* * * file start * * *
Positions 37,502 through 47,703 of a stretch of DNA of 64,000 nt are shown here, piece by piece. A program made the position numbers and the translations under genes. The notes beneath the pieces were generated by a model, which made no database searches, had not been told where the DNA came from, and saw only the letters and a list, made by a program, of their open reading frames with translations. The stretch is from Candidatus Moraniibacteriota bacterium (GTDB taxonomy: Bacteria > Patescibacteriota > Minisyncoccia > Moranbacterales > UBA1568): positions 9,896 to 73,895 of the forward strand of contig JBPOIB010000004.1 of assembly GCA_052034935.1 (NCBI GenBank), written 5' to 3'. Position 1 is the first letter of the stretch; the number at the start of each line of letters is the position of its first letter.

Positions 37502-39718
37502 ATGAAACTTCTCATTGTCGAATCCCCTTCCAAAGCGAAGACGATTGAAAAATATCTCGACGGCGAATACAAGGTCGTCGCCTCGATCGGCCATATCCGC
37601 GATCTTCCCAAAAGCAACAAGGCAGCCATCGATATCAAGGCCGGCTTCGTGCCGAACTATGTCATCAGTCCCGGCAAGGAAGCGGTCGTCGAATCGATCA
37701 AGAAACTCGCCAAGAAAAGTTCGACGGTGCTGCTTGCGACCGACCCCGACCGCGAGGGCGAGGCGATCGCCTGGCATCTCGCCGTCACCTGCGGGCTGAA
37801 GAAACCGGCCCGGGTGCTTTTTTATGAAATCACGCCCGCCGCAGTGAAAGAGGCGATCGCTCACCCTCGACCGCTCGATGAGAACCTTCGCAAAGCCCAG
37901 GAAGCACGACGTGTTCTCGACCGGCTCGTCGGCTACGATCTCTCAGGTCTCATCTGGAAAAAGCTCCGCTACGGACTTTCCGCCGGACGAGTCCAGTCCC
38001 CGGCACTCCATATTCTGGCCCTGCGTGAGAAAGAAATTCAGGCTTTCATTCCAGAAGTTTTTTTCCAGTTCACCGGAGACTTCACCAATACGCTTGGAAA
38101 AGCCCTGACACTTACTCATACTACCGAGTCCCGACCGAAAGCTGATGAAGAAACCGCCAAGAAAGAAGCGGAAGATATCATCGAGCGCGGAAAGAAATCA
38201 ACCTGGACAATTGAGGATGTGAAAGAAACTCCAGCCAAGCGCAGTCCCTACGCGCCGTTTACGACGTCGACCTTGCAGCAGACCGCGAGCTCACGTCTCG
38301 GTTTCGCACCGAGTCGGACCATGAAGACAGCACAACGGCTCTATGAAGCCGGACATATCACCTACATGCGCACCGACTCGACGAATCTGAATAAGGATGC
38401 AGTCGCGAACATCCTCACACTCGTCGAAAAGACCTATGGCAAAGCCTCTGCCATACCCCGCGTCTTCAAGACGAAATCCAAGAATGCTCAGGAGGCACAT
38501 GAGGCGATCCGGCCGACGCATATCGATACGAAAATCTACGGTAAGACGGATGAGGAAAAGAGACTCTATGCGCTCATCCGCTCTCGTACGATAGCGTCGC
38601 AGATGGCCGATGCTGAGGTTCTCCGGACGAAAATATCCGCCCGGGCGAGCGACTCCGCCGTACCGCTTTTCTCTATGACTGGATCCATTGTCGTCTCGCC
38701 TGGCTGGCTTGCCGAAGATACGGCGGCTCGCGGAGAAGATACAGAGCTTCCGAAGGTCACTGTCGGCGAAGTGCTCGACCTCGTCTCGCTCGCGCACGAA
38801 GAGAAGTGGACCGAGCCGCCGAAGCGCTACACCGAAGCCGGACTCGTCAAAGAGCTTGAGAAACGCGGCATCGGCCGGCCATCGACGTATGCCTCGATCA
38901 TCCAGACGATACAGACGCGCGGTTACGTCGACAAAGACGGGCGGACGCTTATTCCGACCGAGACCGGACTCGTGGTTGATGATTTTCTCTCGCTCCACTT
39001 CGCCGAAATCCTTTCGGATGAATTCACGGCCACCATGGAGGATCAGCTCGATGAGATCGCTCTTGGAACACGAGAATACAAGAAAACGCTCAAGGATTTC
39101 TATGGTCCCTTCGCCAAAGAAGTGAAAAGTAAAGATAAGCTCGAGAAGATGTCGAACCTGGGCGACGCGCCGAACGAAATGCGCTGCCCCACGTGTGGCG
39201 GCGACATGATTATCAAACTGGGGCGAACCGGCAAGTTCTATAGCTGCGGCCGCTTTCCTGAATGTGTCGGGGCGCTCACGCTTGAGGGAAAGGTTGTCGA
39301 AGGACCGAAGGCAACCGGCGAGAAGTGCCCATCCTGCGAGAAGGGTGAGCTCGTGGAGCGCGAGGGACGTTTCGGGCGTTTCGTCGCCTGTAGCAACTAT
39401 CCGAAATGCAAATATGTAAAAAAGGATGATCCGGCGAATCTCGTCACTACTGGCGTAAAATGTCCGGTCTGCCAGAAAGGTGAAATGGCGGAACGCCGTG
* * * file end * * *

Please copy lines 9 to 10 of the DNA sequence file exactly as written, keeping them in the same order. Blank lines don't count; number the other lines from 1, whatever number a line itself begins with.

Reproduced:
38101 AGCCCTGACACTTACTCATACTACCGAGTCCCGACCGAAAGCTGATGAAGAAACCGCCAAGAAAGAAGCGGAAGATATCATCGAGCGCGGAAAGAAATCA
38201 ACCTGGACAATTGAGGATGTGAAAGAAACTCCAGCCAAGCGCAGTCCCTACGCGCCGTTTACGACGTCGACCTTGCAGCAGACCGCGAGCTCACGTCTCG